Turmoil looms at the United Way of America in the face of a fight with its big-city affiliates that has triggered the early resignation of its chief executive, The New York Times reported Sept. 19.
Betty Beene announced Sept. 18 that she would leave her job on Jan. 31 – 11 months earlier than she had planned.
In March, under pressure from the leaders of big local United Ways that wanted her ouster, Beene had said she would leave her job in December 2001.
The dispute stems from disagreement over control of the processing of pledges to the United Way by workers at big companies.
Big local United Way affiliates run regional centers that boost their influence because they process big payroll gifts and hand out money to small United Ways and individual social service groups, the Times said.
Beene favored a national pledge-processing center that would have undercut regional operations.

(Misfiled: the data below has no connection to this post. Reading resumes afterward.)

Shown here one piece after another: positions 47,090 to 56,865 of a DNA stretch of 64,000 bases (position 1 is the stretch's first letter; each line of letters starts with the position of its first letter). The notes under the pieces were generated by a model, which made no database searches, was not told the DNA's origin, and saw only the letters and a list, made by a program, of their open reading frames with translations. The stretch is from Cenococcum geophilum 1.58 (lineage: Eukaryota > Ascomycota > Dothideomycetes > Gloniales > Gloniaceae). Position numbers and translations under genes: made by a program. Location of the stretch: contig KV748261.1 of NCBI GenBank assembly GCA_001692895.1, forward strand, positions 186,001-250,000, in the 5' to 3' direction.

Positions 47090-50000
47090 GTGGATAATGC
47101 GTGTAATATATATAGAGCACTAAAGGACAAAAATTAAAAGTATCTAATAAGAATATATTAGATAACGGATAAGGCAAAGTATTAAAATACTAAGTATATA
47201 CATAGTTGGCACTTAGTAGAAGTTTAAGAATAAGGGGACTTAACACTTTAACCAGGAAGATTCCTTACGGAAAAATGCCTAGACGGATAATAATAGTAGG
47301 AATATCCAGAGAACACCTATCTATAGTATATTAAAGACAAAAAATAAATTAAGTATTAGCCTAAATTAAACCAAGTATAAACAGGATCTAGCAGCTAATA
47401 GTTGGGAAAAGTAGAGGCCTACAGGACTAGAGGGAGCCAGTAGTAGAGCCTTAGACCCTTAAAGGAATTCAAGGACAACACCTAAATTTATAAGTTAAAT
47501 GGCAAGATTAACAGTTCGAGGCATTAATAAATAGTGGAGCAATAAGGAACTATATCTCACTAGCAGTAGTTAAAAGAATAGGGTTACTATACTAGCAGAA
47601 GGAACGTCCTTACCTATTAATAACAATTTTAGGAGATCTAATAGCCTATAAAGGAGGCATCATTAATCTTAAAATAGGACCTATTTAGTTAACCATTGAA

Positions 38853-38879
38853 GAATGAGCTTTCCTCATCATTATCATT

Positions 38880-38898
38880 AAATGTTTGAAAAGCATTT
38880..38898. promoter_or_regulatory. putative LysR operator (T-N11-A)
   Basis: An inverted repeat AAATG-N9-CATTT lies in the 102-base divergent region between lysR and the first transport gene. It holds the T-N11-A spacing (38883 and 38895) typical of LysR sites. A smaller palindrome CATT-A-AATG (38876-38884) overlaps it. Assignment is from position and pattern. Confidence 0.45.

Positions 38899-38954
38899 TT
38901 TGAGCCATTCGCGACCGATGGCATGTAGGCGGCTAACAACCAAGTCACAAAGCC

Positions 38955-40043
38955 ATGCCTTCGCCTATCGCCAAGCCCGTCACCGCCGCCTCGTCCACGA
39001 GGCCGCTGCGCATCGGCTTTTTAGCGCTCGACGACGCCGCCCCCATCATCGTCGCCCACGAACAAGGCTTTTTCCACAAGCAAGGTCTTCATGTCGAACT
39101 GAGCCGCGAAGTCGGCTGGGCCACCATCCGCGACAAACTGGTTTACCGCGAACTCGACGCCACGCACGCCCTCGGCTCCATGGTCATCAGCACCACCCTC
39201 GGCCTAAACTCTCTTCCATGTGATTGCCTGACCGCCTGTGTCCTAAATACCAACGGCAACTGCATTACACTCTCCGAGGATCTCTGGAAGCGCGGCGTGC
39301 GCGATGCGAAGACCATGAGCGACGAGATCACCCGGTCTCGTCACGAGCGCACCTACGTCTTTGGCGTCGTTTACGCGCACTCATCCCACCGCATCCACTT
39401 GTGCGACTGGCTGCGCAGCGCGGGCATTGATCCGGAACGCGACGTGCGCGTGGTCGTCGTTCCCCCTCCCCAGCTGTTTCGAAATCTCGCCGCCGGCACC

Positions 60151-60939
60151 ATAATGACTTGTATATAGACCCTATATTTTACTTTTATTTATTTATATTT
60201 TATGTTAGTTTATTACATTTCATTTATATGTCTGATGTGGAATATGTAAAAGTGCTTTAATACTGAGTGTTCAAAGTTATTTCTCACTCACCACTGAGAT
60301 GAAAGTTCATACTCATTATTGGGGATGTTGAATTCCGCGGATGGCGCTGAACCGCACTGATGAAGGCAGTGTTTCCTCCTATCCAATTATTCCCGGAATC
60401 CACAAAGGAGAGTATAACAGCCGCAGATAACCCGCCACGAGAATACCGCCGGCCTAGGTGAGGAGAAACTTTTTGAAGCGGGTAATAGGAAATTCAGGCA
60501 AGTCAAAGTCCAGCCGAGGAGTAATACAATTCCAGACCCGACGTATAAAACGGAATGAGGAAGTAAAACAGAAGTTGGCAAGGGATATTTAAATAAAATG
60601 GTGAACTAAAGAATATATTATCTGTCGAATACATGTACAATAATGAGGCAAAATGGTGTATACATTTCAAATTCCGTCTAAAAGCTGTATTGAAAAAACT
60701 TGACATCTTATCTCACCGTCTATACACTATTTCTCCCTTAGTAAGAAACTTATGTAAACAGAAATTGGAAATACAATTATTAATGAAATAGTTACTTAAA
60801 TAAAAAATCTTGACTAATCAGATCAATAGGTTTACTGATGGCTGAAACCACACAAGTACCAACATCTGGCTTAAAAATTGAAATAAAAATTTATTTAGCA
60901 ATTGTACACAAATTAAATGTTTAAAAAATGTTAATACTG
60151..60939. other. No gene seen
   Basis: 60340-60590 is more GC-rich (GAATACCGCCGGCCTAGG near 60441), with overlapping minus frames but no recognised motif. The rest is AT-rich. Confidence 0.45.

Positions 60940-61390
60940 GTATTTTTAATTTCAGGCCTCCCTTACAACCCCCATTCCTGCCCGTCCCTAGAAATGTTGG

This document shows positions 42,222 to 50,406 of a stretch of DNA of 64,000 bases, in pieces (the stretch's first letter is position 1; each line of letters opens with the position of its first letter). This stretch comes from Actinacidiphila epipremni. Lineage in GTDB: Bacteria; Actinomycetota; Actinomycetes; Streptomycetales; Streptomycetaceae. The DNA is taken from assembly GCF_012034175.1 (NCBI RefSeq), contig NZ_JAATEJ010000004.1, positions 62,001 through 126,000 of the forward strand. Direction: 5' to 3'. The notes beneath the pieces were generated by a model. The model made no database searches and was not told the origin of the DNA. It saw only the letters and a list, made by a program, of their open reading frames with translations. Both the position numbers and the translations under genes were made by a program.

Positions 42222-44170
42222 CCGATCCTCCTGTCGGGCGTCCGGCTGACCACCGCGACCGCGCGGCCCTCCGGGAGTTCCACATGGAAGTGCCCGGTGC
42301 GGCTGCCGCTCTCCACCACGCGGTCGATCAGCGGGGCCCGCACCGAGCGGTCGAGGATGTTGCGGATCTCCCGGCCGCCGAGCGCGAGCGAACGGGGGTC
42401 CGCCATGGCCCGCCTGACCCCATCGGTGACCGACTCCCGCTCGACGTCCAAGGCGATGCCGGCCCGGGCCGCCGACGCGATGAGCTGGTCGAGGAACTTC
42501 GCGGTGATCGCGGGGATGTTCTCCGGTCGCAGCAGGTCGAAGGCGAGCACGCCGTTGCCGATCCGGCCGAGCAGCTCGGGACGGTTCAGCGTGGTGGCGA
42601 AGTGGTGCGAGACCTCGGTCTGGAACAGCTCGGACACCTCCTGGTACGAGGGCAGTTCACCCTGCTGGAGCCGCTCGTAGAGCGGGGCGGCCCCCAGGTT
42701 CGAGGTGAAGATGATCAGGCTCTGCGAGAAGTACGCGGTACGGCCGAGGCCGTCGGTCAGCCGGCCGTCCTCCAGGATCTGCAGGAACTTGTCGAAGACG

But the natinal center, bult by Cap Gemini Group, the largest tech consulting firm in Europe, failed last November in its first test, the Times said.
Beene, 53, has tried to set national standards for the 1,300 local United Ways that include requiring tough and public self-scrutiny of their effectiveness every few years.
That prompted tough opposition, with some big United Ways withholding part of their dues to the national group, the Times said.
For full story, go to The New York Times.